At the moment, these times are few and far between! However, the beauty of having a huge dog is that he needs exercise, so I walk miles with him during my breaks. I love the simple things in life, walks on the beach, I love to be near the sea, it helps me gain a perspective on life. I also love to cook, creating dishes and watching my family enjoy them. Of course, I read as much as I can, I don’t ever want reading to be part of my work, I always want to savour and enjoy it. Especially now I understand just how much blood, sweat and tears has been shed for each piece of work. My children are older now but I love spending time with them and my husband, again - just doing the simple things.

18)   What’s coming next?
Book two is now complete, I am about to commence on the editing process with a deadline looming at the end of April. It will be available sometime at the end of Summer/ Autumn. I have some strong ideas for book three but I am simply allowing them to float around in my head for a little longer before I write anything down.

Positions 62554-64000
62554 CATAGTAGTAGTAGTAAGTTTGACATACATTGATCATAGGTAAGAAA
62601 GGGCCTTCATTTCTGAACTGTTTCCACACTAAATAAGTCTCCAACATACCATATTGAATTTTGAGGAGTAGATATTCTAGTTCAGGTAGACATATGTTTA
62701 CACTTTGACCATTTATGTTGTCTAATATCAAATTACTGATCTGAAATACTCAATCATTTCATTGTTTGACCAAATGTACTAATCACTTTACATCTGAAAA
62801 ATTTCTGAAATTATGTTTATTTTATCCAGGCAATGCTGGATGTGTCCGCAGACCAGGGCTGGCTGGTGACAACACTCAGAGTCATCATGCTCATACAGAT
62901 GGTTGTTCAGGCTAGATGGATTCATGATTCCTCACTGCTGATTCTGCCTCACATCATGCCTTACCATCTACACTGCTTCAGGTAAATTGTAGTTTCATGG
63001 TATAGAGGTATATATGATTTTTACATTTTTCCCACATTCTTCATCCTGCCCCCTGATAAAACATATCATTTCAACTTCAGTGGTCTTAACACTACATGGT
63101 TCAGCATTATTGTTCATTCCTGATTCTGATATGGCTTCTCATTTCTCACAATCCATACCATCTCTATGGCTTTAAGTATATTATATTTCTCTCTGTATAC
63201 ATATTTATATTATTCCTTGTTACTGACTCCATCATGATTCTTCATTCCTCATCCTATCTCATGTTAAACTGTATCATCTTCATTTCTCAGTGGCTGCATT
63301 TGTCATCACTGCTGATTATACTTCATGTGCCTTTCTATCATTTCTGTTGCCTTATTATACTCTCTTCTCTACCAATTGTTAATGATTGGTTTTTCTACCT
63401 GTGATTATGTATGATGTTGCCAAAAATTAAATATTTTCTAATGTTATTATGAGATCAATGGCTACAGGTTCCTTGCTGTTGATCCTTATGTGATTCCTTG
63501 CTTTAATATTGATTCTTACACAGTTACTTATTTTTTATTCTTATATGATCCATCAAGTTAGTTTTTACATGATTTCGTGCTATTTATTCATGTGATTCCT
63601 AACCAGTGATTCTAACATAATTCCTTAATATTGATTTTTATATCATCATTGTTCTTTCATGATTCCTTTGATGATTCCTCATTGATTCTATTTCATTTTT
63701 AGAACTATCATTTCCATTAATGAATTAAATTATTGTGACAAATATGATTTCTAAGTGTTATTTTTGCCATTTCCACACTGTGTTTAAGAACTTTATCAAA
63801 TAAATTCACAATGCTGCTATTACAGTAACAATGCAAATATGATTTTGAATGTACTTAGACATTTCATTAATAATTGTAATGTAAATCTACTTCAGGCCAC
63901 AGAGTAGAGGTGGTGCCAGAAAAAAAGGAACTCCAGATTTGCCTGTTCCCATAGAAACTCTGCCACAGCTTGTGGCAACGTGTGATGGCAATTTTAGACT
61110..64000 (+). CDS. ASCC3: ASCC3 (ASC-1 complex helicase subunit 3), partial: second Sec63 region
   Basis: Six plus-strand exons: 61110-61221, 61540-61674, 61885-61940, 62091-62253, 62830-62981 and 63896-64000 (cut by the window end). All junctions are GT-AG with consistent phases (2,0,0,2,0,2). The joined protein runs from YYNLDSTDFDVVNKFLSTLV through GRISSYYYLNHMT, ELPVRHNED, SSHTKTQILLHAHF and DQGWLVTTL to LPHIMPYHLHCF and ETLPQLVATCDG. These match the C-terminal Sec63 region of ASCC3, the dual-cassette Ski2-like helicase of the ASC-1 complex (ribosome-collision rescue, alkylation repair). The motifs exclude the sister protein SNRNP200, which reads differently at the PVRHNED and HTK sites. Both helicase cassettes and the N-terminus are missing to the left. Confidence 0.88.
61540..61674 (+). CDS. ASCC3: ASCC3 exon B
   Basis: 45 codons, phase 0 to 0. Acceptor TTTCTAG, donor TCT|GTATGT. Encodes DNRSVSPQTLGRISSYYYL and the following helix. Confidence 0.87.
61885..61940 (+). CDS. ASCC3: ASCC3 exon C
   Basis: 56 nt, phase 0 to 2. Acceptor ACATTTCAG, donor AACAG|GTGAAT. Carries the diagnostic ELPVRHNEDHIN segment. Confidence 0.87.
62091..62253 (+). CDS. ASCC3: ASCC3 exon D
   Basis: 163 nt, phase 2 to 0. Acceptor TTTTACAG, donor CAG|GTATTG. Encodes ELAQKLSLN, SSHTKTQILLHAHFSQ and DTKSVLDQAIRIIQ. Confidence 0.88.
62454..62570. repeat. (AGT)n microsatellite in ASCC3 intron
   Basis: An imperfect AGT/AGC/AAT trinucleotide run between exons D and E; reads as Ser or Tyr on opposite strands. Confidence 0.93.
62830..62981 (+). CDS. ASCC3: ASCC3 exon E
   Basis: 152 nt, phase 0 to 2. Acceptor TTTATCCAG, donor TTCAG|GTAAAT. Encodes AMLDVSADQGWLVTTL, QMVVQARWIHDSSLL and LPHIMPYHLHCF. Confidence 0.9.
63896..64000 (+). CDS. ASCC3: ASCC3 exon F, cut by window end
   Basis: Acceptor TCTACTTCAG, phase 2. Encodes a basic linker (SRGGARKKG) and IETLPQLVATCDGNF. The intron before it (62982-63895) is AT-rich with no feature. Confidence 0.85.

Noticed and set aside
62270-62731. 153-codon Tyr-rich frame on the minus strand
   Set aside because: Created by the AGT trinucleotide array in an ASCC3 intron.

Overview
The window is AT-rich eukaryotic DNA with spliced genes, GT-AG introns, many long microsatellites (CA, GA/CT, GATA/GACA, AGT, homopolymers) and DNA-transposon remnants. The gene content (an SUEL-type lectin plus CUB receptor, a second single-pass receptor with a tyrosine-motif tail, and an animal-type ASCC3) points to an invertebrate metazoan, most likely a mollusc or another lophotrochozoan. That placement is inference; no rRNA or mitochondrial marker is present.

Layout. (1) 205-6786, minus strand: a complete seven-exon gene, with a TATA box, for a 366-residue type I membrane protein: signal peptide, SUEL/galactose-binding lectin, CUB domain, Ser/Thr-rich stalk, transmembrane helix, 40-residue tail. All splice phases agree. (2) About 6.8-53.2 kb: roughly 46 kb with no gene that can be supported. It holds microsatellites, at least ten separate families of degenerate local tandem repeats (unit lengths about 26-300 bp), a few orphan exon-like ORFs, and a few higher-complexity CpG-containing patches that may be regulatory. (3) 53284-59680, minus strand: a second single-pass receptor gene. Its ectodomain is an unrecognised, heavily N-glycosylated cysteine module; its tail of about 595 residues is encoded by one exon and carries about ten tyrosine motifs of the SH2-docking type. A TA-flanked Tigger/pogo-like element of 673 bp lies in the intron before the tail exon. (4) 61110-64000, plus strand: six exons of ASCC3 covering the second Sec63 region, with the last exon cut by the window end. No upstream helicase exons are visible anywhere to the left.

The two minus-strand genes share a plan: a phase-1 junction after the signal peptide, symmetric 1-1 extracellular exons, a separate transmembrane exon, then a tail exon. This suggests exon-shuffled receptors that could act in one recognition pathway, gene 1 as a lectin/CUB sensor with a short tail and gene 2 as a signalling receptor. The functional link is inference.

19)   Where can readers find you? 
You can find me here:
Twitter: https://twitter.com/sarahrsimpson
Facebook: https://www.facebook.com/sarahsimpsoncornwall/
Instagram: sarahsimpsonauthor

20)   All importantly, where can readers buy your fabulous debut novel? 
click on the following:

Amazon




Here is the blurb for Her Greatest Mistake, published by Aria on 1st April -

DO WE EVER KNOW WHAT GOES ON BEHIND CLOSED DOORS?

Eve and Gregg were the perfect couple, with the perfect marriage... which has become the perfect lie. Gone is the charming, attentive Gregg - instead Eve wakes up each morning beside a manipulative and sinister man who controls his wife's every move.